RMS vs EMS : Why An Evidence Management System Wins The Battle? Part 2

How to Counter the RMS Initiative (RMS vs EMS)…

If you are given a chance to reply to the question of “why not use the RMS,” consider the following actions that you can do to assist your agency in deciding what best serves the unit needs and the needs of the justice system when it comes to effective evidence management.  Suppose your agency hasn’t totally bought into the single solution fantasy yet. These steps will help you debate various scenarios where you’re being forced to choose between cost and the best methods of evidence management.

  • Know your existing operations.  It’s very challenging to communicate the probable and actual risks associated with a system change if you aren’t keenly knowledgeable of your procedures. It is never too soon to start knowing your intake and disposition numbers, inventory levels, analyze time spent on critical tasks, start measuring workload, available staff hours, and job responsibilities. Of equal importance, generate a list of how your current system’s technology impacts your operations, then draft a set of software and hardware requirements to perform your functions. Law enforcement management has the difficult task of balancing priorities, and they require clear-cut facts that can be communicated well to make decisions. It’s natural to react negatively to change due to an emotional response or fear. But a good understanding of your processes will always make it much easier to communicate how the changes will affect your department.
  • What are the unexpected ramifications? After careful examination of your operations and your existing evidence management capabilities, it is time to analyze your internal list of critical tasks and processes against the features of the RMS. Consider the following questions:

    1. Does the new system provide the ability to resolve tasks, approve dispositions, manage digital evidence, or perform inventories?

    2. How will barcode scanning be handled through the new system? What if you have multiple items to transfer or dispose?

    3. Does the new system generate critical reports or provide up-to-the-minute data about your department?

    4. How will a change of systems impact basic tasks?

    5. How will the RMS system improve or change core processes?

    6. Software vendors rarely sell their products based on what they cannot do, so it’s up to you, as the educated consumer, to advocate for the agency from an informed perspective.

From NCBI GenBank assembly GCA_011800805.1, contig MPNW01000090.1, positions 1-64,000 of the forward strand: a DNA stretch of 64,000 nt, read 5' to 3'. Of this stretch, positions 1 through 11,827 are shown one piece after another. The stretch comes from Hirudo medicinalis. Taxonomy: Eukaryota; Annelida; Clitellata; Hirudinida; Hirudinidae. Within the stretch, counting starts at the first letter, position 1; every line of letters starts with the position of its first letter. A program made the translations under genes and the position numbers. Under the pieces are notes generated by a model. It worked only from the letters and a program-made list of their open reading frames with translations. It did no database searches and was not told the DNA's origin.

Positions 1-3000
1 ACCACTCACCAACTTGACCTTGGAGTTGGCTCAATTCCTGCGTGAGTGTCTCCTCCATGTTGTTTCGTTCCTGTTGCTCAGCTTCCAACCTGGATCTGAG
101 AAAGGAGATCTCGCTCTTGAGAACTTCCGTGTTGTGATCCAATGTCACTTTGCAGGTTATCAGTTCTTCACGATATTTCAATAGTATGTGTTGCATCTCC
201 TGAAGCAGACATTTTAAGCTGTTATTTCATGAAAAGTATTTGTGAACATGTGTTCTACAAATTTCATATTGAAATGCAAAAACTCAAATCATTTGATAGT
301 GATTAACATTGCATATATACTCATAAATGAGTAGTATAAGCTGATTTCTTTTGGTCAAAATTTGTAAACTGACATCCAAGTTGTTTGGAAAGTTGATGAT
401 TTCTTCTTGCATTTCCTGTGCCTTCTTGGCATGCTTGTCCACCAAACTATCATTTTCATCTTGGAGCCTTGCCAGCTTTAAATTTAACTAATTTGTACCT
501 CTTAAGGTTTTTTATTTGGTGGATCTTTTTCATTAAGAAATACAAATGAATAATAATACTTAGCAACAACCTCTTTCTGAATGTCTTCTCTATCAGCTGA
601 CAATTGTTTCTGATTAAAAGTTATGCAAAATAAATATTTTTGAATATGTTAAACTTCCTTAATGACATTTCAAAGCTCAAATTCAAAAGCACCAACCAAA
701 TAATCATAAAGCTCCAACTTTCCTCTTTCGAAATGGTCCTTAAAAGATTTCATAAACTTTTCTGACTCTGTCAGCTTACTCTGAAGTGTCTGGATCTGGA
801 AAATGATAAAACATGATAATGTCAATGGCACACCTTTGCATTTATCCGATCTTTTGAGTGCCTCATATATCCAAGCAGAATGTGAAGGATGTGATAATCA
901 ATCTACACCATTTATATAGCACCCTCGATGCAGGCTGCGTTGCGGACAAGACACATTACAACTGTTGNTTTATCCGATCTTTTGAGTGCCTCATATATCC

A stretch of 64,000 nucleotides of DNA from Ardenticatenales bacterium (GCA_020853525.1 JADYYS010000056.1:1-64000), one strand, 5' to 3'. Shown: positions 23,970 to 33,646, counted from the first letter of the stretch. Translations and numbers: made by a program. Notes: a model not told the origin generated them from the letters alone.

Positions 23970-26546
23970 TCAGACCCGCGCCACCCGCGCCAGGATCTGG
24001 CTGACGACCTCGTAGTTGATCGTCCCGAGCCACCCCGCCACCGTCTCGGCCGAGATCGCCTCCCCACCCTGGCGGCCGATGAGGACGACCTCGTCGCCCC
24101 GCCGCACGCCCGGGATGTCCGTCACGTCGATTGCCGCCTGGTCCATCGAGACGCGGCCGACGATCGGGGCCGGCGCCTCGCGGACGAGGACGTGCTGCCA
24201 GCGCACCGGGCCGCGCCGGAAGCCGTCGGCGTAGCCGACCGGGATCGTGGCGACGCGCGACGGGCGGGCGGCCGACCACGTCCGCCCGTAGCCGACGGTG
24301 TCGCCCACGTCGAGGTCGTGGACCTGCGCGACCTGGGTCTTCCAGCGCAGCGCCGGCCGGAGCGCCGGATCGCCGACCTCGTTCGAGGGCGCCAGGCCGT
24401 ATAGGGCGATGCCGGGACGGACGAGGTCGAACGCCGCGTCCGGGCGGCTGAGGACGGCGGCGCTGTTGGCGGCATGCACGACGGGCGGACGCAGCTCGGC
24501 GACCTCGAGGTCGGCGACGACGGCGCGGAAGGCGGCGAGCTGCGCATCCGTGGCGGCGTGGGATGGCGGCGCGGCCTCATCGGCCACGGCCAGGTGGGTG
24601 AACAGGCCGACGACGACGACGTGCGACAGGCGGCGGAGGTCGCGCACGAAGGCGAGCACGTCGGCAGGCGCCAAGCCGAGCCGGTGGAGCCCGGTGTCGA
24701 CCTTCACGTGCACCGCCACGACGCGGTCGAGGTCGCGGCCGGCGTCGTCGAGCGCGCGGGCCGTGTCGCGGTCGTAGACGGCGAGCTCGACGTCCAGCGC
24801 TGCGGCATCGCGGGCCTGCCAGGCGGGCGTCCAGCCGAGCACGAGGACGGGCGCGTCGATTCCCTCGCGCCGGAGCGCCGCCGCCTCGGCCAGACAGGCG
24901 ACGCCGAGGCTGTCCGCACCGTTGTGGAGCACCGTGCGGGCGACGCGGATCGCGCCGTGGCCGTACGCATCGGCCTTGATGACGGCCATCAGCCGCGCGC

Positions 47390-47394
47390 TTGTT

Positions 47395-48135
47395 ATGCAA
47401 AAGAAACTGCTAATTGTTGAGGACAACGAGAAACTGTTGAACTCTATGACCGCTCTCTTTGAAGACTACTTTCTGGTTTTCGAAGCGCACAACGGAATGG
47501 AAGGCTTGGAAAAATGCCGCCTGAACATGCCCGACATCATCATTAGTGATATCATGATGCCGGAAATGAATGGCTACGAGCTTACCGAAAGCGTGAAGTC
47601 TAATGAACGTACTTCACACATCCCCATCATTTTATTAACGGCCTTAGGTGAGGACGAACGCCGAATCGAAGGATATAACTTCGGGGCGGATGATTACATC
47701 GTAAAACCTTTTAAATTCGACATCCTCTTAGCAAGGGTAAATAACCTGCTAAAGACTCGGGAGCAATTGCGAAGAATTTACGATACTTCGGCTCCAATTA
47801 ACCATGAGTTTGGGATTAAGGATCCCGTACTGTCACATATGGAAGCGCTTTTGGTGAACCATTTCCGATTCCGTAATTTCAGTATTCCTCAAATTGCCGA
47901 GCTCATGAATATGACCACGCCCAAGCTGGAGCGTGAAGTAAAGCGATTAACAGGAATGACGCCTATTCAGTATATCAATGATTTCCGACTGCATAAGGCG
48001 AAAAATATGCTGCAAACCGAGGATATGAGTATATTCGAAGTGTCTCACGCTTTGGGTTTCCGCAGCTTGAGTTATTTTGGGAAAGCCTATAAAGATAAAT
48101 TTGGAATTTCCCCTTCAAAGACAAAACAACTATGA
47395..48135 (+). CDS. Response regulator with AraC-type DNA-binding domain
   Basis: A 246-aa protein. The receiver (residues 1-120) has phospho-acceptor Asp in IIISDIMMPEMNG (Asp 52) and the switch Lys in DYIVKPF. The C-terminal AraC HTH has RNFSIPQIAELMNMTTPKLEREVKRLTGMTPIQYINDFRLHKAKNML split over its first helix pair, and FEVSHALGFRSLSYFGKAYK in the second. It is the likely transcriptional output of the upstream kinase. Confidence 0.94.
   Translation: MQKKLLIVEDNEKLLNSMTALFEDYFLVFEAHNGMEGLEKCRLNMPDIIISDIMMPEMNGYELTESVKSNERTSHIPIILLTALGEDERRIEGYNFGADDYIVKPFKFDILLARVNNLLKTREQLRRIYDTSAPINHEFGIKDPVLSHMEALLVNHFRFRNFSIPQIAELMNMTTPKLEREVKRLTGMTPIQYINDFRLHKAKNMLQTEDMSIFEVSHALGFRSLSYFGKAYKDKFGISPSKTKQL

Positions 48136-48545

• Find and measure the hidden costs.  Moving to a single system solution often seems like the less expensive option, but it can cost an agency much more than anticipated in terms of actual costs. An RMS solution that slows down documentation, labeling evidence, or completing inventories can continually add lost hours due to inefficiency. These drawbacks can add to significant losses throughout the evidence management cycle regarding time and staff hours required to perform essential functions. One of the most noticeable issues in many RMS solutions is the inventory function. How long will it take to conduct an entire inventory using the new system? The lack of functionality in a single system solution can add up to months of inefficiency throughout your operations. And finally, what about data migration costs from the old system to the new one?

  • Translate it to the field cost.  The core business of most law enforcement agencies is patrol and investigation. The more you can translate the impact of a single solution system to keeping officers on the street and investigators in the field; the more likely executive decision-makers will listen and understand. Of course, a sound evidence management system provides the most robust possible chain of custody. Still, it can also act as a force multiplier by returning officers to their core duties measurably faster than using a system designed for records.

  • Communicate the impact up the chain.  You may not be able to impact the final decision related to technological change, regardless of how significantly you will be impacted by the change. Your key role as an evidence manager is to advocate for the strongest possible chain of custody that you can provide. Document your fact-based concerns, share them with your chain of command, and inform them of the potential consequences, or costs, of change. Law enforcement executives are not always provided with a full perspective on the impact of new technology, and your voice could be the one that reverberates with the final decision. It certainly can’t happen if we choose to say nothing.

Understanding your agency’s needs, together with understanding the role of an RMS system and an evidence management system within your organization, is a critical step in advocating for sustainable evidence management practices. Learning how to communicate those needs to executive leadership is the next step to changing the attitude toward evidence management and for managing change in your organization. Understanding and communication are two skills that can help you lead your agency to an integrated technology approach that meets the needs of all stakeholders in the process.